Fifth Generation Chinese Cinema

Jianxin Huang – Hei pao shi jian AKA The Black Cannon Incident (1985)

Quote:
A key Fifth Generation work released during the second phase of Deng Xiaoping’s social and economic reforms, this robust social satire delightfully depicts the clash between the rising class of rapid industrial modernizers and old Party cadres with a serious Cultural Revolution hangover. The film chronicles the Kafkaesque predicament of a bumbling factory translator who is suspected of industrial espionage after sending an innocent telegram that is intercepted by a militant snoop. (The “black cannon” of the title refers to the missing chess piece the hapless hero is trying to locate.) Placed under investigation and reassigned to a less sensitive department but never informed of the reason for his demotion, he petitions to get his job back, sparking an increasingly obtuse and hilarious series of Party meetings, set in a boardroom straight out of German Expressionism. Read More »

Yue Lu – Zhao xiansheng AKA Mr. Zhao (1998)

From the Chicago Reader
A watershed in the history of Chinese cinema, this first feature (1998) directed by Lu Yue–the remarkable cinematographer of Xiu Xiu: The Sent Down Girl and several recent features of Zhang Yimou, including Shanghai Triad–is an eye-opening comedy about adultery in contemporary Shanghai. Much of the dialogue is improvised by the talented actors–Shi Jingming as the husband, a professor of traditional Chinese medicine; Zhang Zhihua as his factory-worker wife; and Chen Yinan as his mistress and former student–and both the shooting style and the emotional directness of the performances suggest the filmmaking of John Cassavetes. Read More »

Yimou Zhang – Hong gao liang AKA Red Sorghum [91min edit] (1988)

Quote:

Celebrated Mainland filmmaker Zhang Yimou brings his inimitable touch to Red Sorghum, a sumptuous drama set during 1930s China, just prior to the Japanese occupation. Jiu’er (Gong Li) is a young bride arranged to marry the leprous owner of a sorghum winery. But the leper dies, and Jiu’er takes over the winery, along with her lover (Jiang Wen), a burly rogue with a natural, rough charisma. Their rural lives are filled with struggle and even joy, but the invasion of the Japanese brings tragedy and blood to their doorsteps. Told in glorious shades of red, Red Sorghum is quintessential Zhang Yimou, and uses setting, cinematography, and stunning imagery to create characters and mood that are both iconic and recognizable. Gong Li and Jiang Wen both turn in revelatory performances. As both an anti-war film and a portrait of pre-Communist Chinese life, Red Sorghum is a compelling, powerful achievement from a true master of cinema. Read More »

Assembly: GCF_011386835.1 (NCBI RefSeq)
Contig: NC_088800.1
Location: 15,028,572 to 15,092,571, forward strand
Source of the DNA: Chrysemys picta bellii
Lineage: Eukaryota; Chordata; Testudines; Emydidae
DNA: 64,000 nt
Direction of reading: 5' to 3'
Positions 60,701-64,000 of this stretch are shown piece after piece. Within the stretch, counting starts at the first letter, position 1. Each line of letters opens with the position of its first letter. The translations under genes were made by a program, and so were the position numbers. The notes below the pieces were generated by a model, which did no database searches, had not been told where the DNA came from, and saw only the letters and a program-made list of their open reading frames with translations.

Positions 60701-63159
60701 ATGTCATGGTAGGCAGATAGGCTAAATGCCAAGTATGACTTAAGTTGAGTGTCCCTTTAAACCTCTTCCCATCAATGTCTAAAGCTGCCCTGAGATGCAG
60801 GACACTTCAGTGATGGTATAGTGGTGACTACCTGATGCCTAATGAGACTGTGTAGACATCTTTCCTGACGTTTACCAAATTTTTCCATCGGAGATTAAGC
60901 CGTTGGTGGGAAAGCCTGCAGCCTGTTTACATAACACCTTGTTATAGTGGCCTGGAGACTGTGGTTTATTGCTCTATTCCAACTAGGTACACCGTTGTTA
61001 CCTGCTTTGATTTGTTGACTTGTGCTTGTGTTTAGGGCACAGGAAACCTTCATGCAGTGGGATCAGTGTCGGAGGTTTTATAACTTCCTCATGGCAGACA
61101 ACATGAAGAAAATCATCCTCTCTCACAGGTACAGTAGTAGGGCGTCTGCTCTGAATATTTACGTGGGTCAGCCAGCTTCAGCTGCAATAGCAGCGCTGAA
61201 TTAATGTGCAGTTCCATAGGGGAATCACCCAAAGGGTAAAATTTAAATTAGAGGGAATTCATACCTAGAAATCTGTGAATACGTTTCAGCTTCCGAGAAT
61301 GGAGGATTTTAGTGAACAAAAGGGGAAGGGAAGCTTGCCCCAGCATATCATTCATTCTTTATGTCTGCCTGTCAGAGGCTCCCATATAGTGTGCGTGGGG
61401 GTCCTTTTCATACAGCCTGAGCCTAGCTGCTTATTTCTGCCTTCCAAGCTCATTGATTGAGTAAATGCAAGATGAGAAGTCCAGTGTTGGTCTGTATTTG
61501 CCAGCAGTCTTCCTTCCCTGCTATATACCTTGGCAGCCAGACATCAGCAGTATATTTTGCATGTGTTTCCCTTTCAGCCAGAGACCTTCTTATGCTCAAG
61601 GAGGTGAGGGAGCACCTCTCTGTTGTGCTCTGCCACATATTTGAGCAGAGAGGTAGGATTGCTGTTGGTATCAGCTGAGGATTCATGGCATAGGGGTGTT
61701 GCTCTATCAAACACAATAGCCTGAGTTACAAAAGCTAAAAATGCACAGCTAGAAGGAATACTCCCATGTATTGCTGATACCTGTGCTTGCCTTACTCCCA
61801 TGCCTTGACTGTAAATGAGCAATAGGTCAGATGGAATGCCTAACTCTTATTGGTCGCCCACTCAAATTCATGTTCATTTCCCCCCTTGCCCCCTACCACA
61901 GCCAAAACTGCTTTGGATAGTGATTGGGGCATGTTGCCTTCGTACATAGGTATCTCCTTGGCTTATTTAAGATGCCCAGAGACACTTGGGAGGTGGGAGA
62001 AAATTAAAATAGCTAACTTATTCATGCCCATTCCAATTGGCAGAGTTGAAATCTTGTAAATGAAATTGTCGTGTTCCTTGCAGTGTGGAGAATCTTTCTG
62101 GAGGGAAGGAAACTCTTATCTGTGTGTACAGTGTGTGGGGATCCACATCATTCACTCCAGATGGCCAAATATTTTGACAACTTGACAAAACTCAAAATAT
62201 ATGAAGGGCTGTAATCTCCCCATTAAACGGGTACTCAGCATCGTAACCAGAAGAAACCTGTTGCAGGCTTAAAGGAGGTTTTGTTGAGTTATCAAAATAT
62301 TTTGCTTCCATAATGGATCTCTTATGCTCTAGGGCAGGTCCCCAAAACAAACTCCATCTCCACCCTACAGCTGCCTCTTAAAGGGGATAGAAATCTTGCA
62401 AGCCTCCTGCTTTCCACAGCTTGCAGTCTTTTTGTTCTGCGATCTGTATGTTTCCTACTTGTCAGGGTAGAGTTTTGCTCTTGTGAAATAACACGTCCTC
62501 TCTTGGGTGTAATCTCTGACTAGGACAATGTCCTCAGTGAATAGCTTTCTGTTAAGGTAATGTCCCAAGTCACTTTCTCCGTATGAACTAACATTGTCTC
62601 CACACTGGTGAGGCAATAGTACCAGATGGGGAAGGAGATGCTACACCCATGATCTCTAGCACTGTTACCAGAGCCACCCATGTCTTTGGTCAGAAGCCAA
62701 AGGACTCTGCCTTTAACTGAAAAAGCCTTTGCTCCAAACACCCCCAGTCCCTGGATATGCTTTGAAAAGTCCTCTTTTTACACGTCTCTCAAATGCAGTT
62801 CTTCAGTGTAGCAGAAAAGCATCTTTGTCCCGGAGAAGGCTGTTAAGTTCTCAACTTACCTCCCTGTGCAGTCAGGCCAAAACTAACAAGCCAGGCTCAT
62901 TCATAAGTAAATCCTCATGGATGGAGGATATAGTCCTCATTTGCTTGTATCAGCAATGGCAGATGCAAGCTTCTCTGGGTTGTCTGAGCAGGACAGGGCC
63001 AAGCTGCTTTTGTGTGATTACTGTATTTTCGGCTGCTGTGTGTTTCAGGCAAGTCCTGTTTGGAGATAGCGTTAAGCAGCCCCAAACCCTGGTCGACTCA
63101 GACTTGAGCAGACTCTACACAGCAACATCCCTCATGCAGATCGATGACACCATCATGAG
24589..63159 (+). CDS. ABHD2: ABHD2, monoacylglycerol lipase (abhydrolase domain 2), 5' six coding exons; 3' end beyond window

Zhuangzhuang Tian – Lie chang zha sha AKA On The Hunting Ground (1984)

Tian Zhuangzhuang is perhaps the best known of [the Fifth Generation] for reviving and revitalizing a staple of the Chinese film industry — the “national minority” genre. Made to celebrate the solidarity of the Chinese people under the Communist regime, these films, often made by studios based in the minority areas themselves, showcased the songs, dances, customs, and patriotism of the non-Han community. Stories of liberation, they usually contrast the “backwardness” of traditional life before the Revolution with the benefits of Chinese Communist rule. Read More »

Kaige Chen – Sacrifice (2010)

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Storyline
Sacrifice (Orphan of Zhao Family): To save the only child of the Zhao Family, whose whole clan is massacred at the hands of a nefarious minister, a doctor sacrifices his own son, and later becomes intent on seeking vengeance against the minister after the child grows up. For generations, the Zhao family has wielded power, even extending over the king. In a well-planned coup, their mortal enemy TU’AN GU (Wang Xue Qi) slaughters the entire clan, determined to wipe out their influence forever. However, a solitary Zhao baby survives the massacre, and is hidden and taken home by CHENG YING (Ge You), the doctor who delivered him, to live with his WIFE (Hai Qing) and their own newborn baby. Set on revenge, and raising the Zhao child as his own, Cheng Ying bides his time, enrolling himself and the Zhao orphan (whom he calls Cheng Bo) into the service of the Tu’an Gu household. Tu’ an Gu grows very fond of Cheng Bo and makes Cheng Bo his godson… Written by BronzeKeilani26 Read More »

Kaige Chen – Jing Ke ci Qin Wang AKA The Emperor and the Assassin [+extra] (1998)

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Synopsis:
Set in 221 BC, The Emperor and the Assassin tells of Ying Zheng (Li Xuejian) and his obsession to unite seven Chinese kingdoms and become the first Emperor of China. The film mixes spectacular battle scenes with court intrigue, counterpointed by the King’s complex relationship with the only woman he has truly loved, the Lady Zhao (Gong Li). From protocol-ridden palaces to wide open grasslands, this is a visually striking film, both beautiful and at the same time burdened with the horrors of the period. Read More »

Kaige Chen – Da yue bing AKA The Big Parade (1986)

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Synopsis:
Army volunteers train for places in China’s 1984 National Day parade, where they are expected to be a perfect marching unit.

Review:
Walter Goodman, NYT wrote:
From the impressive overhead shots of troops assembling for a march-past in Beijing’s huge central square on the 35th anniversary of the People’s Republic of China, in October 1984, to the final slow-motion close-ups of them parading, the camera of Zhang Yimou commands ”The Big Parade.” The Chinese movie, directed by Chen Kaige and on view tonight at 6 o’clock and tomorrow at 8:30 P.M. as part of the New Directors/New Films festival, holds you by its photography even as you may be getting a bit restless at the Chinese version of the good old American boot-camp movie. Read More »